6. #6 by k1980 on Monday, 27 February 2012 - 6:57 am

    The case will be settled out of court, with Mamakgal paying only RM3.50sen and getting to keep the RM350,000,000.00

  7. #7 by Bigjoe on Monday, 27 February 2012 - 7:04 am

    It is a time like these that Najib truly show why he is unfit for the job. When the evidence is already clear of guilty, he says its up to the AG to charge them when by law, the AG is guilty of wrong-doing if he does not prosecute.

    The entire UMNO-Perkasa/BN suffers from mass psychotic over-entitlement and it infects the civil service in large part. And they wonder why the rank&file of the civil service is unhappy about widening wage gaps?

    Even when the evidence and truth is all laid out to bear – they still find excuses for their wrong doing – just like their High-Priest of excuses Mahathir..

  8. #8 by Jeffrey on Monday, 27 February 2012 - 7:41 am

    The many high profile financial scandals arises because of the prevailing political patronage culture that ingrains the habit/mindset of our political elites and their cronies to use using govt (read public) monies for the benefit of one’s political party (campaign funds) and personal benefit (enrichment). Hence they have no notion of what’s a “trust” relationship as in a relationship where there’s a trustee and a beneficiary in which the trustee is “entrusted” to manage and utilise property/monies to the benefit of the beneficiary (the rakyat). For Criminal Breach of Trust (CBT) to be implicated there must be this essential element of entrustment implied from someone being in position of trustee in trust to administer and use monies under his control for which that trust is breached. The difference between a bank loan for commercial project and govt soft loan for national project is in former case the bank is entrusted as trustee to lend properly and that’s why its regulated by Bank Negara, and in the latter’s case the govt is in position of trust (as trustee) to give that loan to a qualified party that will not fritter it, and the borrower (also trustee) not to misuse it in manner not beneficial to rakyat as beneficiary of that trust. Failure to grasp this is reason by NFC’s officers speak of how they could use the monies in other high yielding project to repay the govt loan and interest and even the Minister of Law, to say that the solution was just in the loan being repaid. Both responses are irrelevant as CBT occurs the moment the persons whose position implies the role of trustee, misuse the monies for which they are entrusted to administer and use for national/public benefit!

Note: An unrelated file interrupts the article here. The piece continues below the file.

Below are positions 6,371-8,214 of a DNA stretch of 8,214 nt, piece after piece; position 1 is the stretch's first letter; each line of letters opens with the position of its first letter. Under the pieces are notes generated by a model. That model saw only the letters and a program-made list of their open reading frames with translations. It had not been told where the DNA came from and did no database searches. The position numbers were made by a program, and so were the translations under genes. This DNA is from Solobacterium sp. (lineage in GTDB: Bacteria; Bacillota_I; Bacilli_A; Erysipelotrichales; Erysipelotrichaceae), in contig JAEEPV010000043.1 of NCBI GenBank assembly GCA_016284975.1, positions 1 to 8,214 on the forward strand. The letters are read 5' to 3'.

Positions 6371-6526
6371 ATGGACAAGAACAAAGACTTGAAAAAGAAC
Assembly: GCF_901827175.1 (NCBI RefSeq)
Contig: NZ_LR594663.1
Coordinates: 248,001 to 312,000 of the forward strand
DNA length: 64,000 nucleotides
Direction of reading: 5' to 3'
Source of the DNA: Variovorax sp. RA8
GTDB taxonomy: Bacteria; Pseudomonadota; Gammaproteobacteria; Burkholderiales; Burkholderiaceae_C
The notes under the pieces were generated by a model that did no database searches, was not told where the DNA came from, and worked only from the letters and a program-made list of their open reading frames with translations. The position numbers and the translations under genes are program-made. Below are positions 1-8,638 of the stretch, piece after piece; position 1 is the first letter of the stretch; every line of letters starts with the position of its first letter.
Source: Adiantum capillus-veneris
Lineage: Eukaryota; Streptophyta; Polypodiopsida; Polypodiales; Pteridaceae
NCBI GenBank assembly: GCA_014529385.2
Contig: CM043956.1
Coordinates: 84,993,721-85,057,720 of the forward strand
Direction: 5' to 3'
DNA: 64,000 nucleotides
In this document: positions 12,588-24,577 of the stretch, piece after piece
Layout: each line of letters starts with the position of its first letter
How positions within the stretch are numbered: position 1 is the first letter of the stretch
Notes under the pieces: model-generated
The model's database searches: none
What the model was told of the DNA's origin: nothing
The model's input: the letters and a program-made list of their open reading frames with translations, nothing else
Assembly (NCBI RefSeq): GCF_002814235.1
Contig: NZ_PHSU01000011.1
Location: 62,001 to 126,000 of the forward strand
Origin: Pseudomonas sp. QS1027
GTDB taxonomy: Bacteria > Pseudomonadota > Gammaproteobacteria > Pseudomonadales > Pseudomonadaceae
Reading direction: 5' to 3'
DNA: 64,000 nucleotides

9. #9 by Jeffrey on Monday, 27 February 2012 - 7:44 am

    Sorry, typo – “…Failure to grasp this is reason WHY (not “by”) NFC’s officers speak of they could use the monies..”

  10. #10 by k1980 on Monday, 27 February 2012 - 7:55 am

    Hey why you handcuff me but no handcuff the Shareezuk family

  11. #11 by yhsiew on Monday, 27 February 2012 - 8:44 am

    Why high-profile figures can be above the law in Bolehland? Who gave them the “privilege”?

  12. #12 by Godfather on Monday, 27 February 2012 - 11:29 am

    A BN politician is expected to have the privilege of dipping into national coffers, and to have some form of immunity from prosecution. If they don’t have these, why would anyone want to put up their hands and declare themselves to be winnable candidates for BN ?

  13. #13 by dagen wanna "ABU" on Monday, 27 February 2012 - 12:53 pm

    “The feed(sharizat)lot has nothing to do with me”, declared sharizat. Just as well then. Now charge the company’s directors for CBT and throw them into prison. Hows dat cowgirl?